And he took them with him and withdrew privately to a town called Bethsaida.
 
(1 Kings 17: 2-6, RSV; 1 Kings 19: 11-12, RSV; Isaiah 40: 28-31, RSV; Isaiah
30: 15, RSV; Luke 4: 1-2a, RSV; Luke 5: 16, NEB; Luke 6: 12, NEB; Luke 9: 10b,
NEB)
 
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Then the word of the Lord came to Elijah,' 

'Depart from here and turn eastward, and hide yourself by the brook...' 
(1 Kings 17: 3). 

Can't you hear the prophet protesting: 'Go hide myself! But, Lord, I'm a
public man! I've gotta be where the action is. How about some more of that
palace assignment? Didn't you just love what that prophecy did to Ahab? Wow!
We really shook him up, didn't we? So, what do you mean, "Go hide yourself'?
Why, Lord, it doesn't make sense when there is so much work to do and so much
life to experience.'
 
That is how Elijah might have responded to his new 'assignment' if he were the
typical Western activist Christian of the late twentieth century.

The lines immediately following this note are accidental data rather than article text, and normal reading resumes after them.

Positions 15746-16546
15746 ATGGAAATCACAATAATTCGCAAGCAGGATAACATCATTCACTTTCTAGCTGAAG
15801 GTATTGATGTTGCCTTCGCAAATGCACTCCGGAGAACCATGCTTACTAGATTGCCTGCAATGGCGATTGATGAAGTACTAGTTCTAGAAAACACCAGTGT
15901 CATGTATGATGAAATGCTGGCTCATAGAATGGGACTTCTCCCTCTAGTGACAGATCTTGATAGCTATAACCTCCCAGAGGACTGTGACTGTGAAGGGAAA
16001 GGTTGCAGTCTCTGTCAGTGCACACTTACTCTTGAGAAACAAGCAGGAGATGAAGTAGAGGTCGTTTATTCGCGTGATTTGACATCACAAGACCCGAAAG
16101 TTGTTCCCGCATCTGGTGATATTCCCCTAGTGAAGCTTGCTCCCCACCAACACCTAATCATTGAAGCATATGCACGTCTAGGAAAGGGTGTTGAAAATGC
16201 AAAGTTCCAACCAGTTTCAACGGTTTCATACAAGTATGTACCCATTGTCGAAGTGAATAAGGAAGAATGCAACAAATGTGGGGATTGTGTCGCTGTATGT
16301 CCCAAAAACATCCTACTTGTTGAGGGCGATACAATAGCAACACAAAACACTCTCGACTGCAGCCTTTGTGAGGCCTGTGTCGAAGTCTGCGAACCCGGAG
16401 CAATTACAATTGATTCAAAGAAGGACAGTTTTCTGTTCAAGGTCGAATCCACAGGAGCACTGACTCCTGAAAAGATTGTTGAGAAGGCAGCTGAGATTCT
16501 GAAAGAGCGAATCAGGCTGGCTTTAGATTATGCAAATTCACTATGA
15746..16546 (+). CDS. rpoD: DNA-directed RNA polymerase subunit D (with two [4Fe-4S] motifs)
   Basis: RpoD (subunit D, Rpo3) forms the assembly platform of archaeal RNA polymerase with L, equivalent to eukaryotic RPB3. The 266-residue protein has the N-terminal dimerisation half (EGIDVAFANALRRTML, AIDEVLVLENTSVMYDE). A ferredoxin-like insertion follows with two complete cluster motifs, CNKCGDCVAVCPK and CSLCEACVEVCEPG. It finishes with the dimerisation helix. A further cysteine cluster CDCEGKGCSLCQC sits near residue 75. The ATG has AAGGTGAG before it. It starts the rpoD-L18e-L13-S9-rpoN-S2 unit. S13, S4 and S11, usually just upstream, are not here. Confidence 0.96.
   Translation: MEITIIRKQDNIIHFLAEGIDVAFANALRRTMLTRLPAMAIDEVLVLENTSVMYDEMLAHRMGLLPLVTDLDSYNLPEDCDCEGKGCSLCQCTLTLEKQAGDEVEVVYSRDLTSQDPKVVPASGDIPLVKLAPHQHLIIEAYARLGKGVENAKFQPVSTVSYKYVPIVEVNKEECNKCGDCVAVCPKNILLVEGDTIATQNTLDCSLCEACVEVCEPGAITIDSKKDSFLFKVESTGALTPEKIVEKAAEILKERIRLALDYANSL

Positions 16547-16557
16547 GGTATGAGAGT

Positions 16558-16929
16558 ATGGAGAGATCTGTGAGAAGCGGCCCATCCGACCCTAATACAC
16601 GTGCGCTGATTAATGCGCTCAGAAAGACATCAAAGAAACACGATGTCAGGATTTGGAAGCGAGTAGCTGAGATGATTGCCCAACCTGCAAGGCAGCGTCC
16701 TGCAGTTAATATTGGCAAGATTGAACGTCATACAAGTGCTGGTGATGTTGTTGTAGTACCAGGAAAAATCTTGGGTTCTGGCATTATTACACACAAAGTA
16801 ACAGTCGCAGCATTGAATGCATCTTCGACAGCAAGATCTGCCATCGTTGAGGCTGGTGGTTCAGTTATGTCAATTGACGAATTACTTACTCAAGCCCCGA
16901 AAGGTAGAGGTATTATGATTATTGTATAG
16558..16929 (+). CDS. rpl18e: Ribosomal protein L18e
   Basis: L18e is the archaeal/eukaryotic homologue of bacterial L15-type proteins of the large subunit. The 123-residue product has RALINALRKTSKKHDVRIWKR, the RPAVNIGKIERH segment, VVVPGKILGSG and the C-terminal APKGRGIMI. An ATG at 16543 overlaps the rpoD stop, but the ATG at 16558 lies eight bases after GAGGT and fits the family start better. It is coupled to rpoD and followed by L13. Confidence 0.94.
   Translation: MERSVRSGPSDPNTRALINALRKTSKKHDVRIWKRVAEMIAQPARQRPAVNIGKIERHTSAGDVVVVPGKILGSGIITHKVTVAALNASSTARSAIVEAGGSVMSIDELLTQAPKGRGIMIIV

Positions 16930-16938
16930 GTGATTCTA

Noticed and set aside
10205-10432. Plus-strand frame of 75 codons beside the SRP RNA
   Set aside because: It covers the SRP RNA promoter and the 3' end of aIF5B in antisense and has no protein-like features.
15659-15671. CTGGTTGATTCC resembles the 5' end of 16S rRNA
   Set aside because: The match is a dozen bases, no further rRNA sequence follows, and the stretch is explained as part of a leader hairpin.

Yet it is possible that, in trying to 'be strong for the Lord', we who are the
people of God neglect the wellspring of real power -- to be with our Lord in
the quiet place. It 'is in the stillness and in staying quiet that our
strength lies', says Isaiah, not in a whirlwind of activity and an abundance
of noise. Retreat -- a time apart from life's action simply to be in the quiet
presence of God -has sustained Christians for centuries. Out of the quiet
monasteries flowed the life and truth that brought stability when the walls of
civilization crumbled in the Dark Ages. Out of the imposed stillness of a
prison cell has power arisen in the likes of a John Bunyan or an Aleksandr
Solzhenitsyn. Out of retreat comes a cure for the malaise of our day; where,
in the words of Frodo Baggins from Tolkien's The Lord of The Rings, 'merely to